Posts Tagged ‘animals’

Earth with a bump

Reality kicked in as the sad events of the week unfolded and news broke of the shark attack off Anse Lazio claiming the life of Briton Ian Redmond (and while I’d been in England also that of Nicolas Virolle, a French tourist). The phones went crazy and,surprisingly, quite a few UK dailies sent over reporters (no wonder the printed editions are losing money), all eager to know more. Paramount, however, was the privacy of Gemma Redmond and her family. I cannot even begin to know what it must have felt (and still feel) like. It’s only been a week, the family still grieves, but the news has moved on. The phones are quiet, the search for the shark continues and the thought remains, it can happen to any of us at any time. I’ll have that second bowl of London Dairy thank you very much and not worry too much really about anything. Live.

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Of mice and cats

Day 2 of cat being in house: cat brings in dead mouse.  The other one freaks and I put it in a dust pan and out the mouse goes.

Day 3 of cat being in house: cat brings in dead mouse.  The other one freaks and I put it in a dust pan and out the mouse goes.

Day 4 onwards: cat has got message.

Day 14: alive mouse in the house. The other one super freaks and says repetitively ‘there’s a mouse in the house’ to which he expects a reaction but perhaps not one of laughter . Come on how can you take anyone seriously saying that?  The mouse scuttles about and we go ‘aha!’ we just happen to have a cat, what a stroke of luck! Cat is located, cat is brought into kitchen, what does cat do?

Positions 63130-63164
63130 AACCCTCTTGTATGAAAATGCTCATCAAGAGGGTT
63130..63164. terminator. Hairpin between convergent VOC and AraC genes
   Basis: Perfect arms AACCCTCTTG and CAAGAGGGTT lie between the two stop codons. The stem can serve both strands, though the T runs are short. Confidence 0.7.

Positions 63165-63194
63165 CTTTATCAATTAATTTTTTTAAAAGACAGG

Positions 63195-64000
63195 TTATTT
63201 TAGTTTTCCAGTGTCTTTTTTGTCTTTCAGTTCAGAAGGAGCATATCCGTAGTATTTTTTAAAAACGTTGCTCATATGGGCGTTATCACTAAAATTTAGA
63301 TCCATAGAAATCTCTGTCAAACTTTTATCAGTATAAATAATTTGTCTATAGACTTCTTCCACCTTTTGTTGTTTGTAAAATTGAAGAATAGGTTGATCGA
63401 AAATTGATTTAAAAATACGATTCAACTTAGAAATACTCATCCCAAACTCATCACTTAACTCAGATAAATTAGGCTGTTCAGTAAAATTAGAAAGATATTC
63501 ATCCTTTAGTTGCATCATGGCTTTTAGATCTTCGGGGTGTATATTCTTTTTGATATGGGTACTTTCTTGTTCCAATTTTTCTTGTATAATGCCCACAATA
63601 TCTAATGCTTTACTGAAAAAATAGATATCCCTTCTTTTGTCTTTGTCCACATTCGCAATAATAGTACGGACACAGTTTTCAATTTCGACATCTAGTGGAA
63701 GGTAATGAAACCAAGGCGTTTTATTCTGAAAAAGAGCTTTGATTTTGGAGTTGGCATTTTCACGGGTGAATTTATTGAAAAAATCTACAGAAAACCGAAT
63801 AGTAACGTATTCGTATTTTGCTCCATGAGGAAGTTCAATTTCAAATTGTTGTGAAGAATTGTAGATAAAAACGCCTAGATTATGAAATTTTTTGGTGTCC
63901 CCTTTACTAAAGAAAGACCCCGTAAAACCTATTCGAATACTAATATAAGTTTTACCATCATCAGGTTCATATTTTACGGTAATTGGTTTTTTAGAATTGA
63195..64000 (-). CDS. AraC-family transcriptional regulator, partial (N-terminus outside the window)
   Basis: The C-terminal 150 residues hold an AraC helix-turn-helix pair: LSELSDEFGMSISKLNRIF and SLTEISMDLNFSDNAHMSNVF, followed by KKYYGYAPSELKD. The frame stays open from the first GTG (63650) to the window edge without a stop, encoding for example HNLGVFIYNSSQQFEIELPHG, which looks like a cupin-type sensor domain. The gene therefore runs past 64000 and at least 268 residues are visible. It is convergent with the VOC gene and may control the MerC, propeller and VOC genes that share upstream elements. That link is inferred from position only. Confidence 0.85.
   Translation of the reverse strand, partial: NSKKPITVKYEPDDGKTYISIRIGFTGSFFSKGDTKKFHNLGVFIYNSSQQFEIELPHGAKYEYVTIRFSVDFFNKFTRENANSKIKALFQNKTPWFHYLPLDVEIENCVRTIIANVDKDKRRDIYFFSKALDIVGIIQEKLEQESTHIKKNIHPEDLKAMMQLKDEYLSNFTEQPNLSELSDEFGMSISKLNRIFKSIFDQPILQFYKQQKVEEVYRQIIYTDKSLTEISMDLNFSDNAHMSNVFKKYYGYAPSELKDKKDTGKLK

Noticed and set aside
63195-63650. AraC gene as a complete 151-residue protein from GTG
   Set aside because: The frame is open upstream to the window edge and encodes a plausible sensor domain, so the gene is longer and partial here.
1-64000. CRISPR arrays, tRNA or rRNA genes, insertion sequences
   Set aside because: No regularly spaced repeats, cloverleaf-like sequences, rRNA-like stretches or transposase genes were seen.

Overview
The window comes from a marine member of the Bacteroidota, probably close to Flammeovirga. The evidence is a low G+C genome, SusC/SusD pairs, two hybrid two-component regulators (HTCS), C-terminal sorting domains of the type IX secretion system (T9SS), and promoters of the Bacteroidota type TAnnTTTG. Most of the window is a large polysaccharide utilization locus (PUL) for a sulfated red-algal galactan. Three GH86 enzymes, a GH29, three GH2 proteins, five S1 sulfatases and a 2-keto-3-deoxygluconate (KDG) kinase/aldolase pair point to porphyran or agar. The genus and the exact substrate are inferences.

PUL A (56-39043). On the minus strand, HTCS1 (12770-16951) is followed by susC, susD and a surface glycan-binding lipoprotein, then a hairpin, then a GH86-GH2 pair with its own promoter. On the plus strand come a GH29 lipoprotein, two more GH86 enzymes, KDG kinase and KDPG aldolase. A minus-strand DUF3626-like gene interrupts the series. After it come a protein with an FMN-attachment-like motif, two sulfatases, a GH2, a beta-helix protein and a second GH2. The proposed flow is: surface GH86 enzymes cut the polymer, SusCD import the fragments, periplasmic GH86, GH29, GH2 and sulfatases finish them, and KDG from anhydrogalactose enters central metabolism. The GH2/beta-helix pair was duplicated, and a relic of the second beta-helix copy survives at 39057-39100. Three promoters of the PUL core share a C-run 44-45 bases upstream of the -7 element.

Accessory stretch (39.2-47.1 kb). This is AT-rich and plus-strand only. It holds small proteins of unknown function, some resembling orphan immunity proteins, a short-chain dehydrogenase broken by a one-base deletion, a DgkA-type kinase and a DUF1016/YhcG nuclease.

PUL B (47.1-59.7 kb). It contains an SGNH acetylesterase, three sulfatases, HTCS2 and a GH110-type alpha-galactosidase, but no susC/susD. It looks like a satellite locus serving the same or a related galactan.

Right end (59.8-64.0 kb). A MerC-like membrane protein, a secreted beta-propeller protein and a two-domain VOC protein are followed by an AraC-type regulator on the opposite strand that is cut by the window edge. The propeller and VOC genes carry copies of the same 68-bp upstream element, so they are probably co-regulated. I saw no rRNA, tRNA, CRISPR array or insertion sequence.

‘I’ve got better things to do’  she said and sodded off.

The other one rocked himself to sleep eventually with the mouse still being in the house and all.

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Doolittle tricks

I’m trying to understand the cat.

I keep asking the other one as he’s at least had some experience in this area, though he has found it necessary to point out when I ask him how much I should feed the cat and if cats are nocturnal and if they’re tongues are really clean and where might the cat be pooing that he had a cat over 30 years ago and could I now stop obsessing about it and just because the cat  hasn’t come for her food yet doesn’t necessarily mean she’s been poisoned.

It appears she wasn't called Minx for nothing

We have lots of food to give her thanks to D and S our neighbours but I didn’t think to ask them anything else. So the first night, when the cat started meowing loudly at the door, I didn’t know what to do, let her in or not? I let her in, should stop her meowing, I thought. We shut the bedroom door and yes she did meow loudly outside it. We let her in and had a rubbish night’s sleep. Ditto the next night.

The third night, the time of my ‘where the bloody hell is she?’ panic, she stayed out and we concluded it was because it was no longer very windy, a weak hypothesis maybe but yet to be disproved.

An alternative explanation is she’s just sick of my incessant and inane chatting on at her, well that’s what the other one said and I don’t know what he was getting at. Like he said, he last had a cat 30 years ago, what does he know?

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Ahhhh pet

this isn't our cat and nor would it be smiling like this

Our neighbours dropped a little bombshell.

‘We’re going on holiday, do you mind feeing the cat’

‘No, not at all, how long?’

‘Three weeks’

‘Oh’. ‘When?’

‘Day after tomorrow’.


They don’t know my track record. I’ve not had pets so much as they’ve come into my possession and left shortly after…